Thursday, September 8, 2011

British Flapjacks aka Chewy Granola Bars

I belong to a great group called a Time Trade Circle (Timebank). I think it originally started in Chicago, but there are groups all over the country now. It's sort like a bartering circle - a great local group where you can earn hours doing things for people and then you can spend the time you've earned to have people do things for you. But the genius thing is that you don't have to trade hours with the same person. So, for example, I can bake the bars in this post for person A and earn some hours and then spend the hours having person B paint my livingroom.

So far I've made baked goods, given a few manicures and helped someone organize their clutter to earn hours. I've spent my hours having someone do some heavy gardening for me, getting acupuncture, meeting with a nutritionist and even getting some stairs built off my back deck! There are people offering everything from general skills (drive car-less people to the grocery store, internet research) to really specific skills (bellydancing lessons(!), foreign language lessons). It's fantastic to get to meet new people, feel like you're helping your neighbors and then also to get services at no financial expense.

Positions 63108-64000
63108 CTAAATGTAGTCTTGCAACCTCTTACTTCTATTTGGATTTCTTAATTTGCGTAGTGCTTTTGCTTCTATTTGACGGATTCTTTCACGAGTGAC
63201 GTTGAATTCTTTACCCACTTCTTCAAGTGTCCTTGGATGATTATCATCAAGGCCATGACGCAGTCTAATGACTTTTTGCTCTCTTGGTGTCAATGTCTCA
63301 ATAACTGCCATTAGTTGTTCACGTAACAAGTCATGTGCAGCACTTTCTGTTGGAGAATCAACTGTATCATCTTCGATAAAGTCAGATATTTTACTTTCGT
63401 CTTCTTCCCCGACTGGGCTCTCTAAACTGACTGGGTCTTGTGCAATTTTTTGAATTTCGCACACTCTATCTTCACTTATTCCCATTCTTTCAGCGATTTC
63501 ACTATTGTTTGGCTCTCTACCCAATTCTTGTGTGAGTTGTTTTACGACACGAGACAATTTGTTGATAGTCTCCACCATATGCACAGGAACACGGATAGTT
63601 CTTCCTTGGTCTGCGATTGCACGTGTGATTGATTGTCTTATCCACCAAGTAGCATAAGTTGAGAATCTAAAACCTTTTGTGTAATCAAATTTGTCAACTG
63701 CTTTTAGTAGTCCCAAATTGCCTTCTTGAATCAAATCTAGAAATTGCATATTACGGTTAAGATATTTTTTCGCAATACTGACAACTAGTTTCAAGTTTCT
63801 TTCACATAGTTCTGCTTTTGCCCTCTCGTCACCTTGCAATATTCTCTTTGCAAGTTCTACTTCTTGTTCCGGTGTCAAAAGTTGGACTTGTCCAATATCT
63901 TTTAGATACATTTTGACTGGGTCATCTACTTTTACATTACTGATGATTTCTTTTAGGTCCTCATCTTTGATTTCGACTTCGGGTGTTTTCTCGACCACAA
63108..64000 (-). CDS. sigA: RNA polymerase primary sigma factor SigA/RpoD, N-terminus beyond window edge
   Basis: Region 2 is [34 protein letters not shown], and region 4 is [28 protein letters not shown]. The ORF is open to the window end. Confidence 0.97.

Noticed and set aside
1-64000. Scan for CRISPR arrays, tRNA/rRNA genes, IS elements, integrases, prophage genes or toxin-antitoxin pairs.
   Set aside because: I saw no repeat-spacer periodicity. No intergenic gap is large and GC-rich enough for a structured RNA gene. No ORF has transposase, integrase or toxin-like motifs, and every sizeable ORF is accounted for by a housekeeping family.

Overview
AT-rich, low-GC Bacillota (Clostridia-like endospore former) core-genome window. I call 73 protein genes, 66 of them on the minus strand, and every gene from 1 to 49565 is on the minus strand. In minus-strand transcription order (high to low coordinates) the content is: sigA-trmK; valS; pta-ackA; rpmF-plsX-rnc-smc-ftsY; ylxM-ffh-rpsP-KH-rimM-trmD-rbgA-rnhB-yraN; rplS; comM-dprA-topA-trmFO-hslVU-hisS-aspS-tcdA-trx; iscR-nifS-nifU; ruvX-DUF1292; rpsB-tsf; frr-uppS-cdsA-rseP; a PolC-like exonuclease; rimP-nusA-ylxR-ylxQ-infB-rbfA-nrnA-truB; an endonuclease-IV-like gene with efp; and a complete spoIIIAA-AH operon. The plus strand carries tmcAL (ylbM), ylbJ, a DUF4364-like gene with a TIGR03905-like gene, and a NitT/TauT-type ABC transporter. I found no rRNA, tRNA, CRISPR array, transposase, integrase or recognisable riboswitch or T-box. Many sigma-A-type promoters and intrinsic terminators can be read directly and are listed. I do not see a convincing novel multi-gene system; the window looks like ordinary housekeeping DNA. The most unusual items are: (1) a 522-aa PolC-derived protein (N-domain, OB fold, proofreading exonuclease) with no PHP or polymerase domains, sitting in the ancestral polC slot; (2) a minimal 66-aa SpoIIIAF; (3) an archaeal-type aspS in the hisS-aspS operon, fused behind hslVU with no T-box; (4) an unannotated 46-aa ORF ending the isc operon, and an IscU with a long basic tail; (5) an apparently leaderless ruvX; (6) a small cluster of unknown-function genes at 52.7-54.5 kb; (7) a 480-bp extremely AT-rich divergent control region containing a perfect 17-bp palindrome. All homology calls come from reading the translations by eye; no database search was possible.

So, anyway, on to my chewy granola bars! This recipe were specifically requested from someone in the timebank but since I'd never made anything like it before I wanted to give them a test run. The recipe (from Bon Appétit) calls them British Flapjacks but to me a flapjack is a pancake, so I've just been calling these oat bars or chewy granola bars, which is what they remind me of. You could also easily add nuts, sunflower seeds, etc. to make them more like a trail bar and would just need to up the butter and golden syrup a little so they are moist enough (otherwise they come really dry and hard).

I'm glad a made a test run recipe because otherwise I never would have discovered that I absolutely LOVE British flapjacks! I've made them several times already over the last six weeks or so and eat them for breakfast, as a snack and even for dessert. They also keep for almost a full week so I bring some to work and leave in my desk for breakfast everyday. Easy!